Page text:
Your representation agreement with your lawyer will provide the fee that you will need to pay them and cover other issues in the attorney-client relationship. For example, it should outline how the work in the case will be divided between the attorney and any support staff, such as clerks or paralegals. Having this agreement is critical to minimize disputes down the road, which are most often but not always about fees.
The process of negotiating a representation agreement can be a useful way to make sure that you have control over your relationship with your attorney. You can include terms that provide how often your lawyer must communicate with you and define situations in which they must contact you before taking action.
The fee provisions of the representation agreement will state the fee structure, which probably will be an hourly fee, contingency fee, or fixed fee. (The section on this website that discusses attorney fees and costs explains each of these structures in detail.) Also, the agreement will provide how the fee will be paid and outline any additional costs. The agreement should cover how often you will be billed and describe how the bills will itemize what the lawyer is doing for you.
A fee agreement also should provide the rates for work that is done by the attorney’s support staff, which should be lower than the attorney’s rate. If you are being charged on an hourly basis, it may indicate the minimum billing segment for work done by each type of professional.
Some clients have a certain limit on the legal costs that they want to bear, while others may want to keep track of how expenses are mounting. The fee agreement can provide that the lawyer will inform you when the fees and expenses reach a certain amount. It can also provide that the lawyer will let you know and get your approval before incurring an expense over a certain amount.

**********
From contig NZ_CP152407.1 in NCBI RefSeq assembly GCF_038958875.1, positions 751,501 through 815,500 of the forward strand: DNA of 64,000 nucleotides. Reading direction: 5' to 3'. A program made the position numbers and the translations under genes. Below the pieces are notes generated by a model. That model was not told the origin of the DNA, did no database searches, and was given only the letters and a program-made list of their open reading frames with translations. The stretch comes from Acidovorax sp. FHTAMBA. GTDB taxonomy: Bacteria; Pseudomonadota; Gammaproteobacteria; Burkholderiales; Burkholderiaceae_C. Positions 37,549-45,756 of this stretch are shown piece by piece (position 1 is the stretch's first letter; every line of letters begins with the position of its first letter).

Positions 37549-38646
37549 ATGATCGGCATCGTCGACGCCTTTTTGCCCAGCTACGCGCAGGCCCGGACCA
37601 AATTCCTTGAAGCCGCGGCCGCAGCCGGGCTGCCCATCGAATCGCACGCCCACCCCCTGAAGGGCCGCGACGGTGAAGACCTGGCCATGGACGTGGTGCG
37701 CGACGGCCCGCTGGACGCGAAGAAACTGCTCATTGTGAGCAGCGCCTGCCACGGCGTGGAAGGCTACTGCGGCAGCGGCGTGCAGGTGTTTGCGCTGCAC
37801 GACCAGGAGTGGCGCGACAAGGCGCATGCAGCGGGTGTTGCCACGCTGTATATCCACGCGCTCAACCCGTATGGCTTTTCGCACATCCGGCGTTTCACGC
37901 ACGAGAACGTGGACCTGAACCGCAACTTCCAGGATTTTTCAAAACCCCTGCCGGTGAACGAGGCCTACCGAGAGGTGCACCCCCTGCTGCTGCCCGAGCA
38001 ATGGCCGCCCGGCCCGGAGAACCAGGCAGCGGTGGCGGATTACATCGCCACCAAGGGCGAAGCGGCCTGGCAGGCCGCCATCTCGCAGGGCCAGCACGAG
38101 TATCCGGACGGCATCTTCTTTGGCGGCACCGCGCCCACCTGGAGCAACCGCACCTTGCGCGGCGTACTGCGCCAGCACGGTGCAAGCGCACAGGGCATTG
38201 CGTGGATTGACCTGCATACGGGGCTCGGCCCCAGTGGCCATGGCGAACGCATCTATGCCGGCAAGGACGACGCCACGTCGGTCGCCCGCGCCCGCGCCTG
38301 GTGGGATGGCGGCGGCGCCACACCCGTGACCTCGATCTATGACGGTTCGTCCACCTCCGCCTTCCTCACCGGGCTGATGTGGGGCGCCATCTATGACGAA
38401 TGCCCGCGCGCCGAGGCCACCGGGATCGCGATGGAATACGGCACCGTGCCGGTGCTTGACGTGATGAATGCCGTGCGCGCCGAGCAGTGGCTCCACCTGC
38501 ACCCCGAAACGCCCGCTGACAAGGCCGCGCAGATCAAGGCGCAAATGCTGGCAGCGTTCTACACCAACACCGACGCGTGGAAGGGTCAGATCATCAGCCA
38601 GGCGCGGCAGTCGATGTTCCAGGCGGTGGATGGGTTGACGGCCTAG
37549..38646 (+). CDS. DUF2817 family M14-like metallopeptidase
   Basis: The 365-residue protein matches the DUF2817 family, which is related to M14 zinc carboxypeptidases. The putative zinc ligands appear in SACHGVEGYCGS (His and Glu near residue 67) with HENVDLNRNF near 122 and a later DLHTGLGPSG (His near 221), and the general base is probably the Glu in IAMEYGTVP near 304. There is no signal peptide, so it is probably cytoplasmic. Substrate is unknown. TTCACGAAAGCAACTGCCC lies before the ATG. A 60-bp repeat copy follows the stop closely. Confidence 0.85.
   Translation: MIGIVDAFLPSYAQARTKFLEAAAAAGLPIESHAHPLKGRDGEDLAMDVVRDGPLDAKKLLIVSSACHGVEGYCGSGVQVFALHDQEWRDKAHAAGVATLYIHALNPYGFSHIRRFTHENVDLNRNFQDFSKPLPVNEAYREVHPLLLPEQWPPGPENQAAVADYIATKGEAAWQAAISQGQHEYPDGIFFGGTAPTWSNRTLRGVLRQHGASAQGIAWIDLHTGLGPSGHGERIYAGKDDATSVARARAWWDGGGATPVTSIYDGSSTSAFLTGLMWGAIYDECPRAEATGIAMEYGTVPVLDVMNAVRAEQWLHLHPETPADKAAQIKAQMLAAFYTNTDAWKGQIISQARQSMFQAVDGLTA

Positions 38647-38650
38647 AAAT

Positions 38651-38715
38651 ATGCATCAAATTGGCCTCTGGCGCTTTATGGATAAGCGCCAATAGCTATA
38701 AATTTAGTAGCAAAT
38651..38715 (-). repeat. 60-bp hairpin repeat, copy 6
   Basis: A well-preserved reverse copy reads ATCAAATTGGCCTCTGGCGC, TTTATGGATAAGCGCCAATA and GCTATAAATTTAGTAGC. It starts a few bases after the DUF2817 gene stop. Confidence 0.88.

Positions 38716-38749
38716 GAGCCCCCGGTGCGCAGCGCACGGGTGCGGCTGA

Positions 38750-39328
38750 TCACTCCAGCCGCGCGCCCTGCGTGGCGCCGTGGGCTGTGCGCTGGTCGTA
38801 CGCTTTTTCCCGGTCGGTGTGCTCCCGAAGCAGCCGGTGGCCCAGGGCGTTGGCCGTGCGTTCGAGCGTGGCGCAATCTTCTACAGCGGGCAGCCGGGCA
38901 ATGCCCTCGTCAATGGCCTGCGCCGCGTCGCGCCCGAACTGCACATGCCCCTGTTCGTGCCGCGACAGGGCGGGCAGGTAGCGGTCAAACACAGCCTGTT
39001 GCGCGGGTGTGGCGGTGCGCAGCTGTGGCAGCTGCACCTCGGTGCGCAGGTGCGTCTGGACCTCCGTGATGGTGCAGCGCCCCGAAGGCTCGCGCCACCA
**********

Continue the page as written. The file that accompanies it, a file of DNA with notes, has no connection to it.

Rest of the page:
The representation agreement also will cover issues such as the scope of the attorney-client relationship. If your attorney will simply be counseling you rather than representing you in court, for example, the agreement should state this limitation. Also, it should clearly outline which actions (if any) the lawyer can take without consulting the client first. You may trust your attorney to make certain judgment calls on their own, or you may prefer to have the final word on each decision. Either way, you should put your preferences in writing to avoid confusion and disappointment.
Also, the agreement should describe the way in which the attorney-client relationship can end, such as whether the client has the right to fire the lawyer with or without cause. It should give the client information on how to get their client file from the attorney in case they need it for another attorney or their own records.
Violations of the Agreement
You can potentially sue your lawyer in a legal malpractice claim if they violate the terms of the representation agreement, and this had a clear negative impact on your matter. These lawsuits are often challenging to prove because they require showing that the lawyer’s conduct not only was incompetent but also led directly to quantifiable losses that you sustained. In other words, you need to prove that a competent attorney would have produced a better result. Sometimes, unless huge amounts of money are at stake or the matter cannot be revisited, it is better simply to move forward to a different attorney.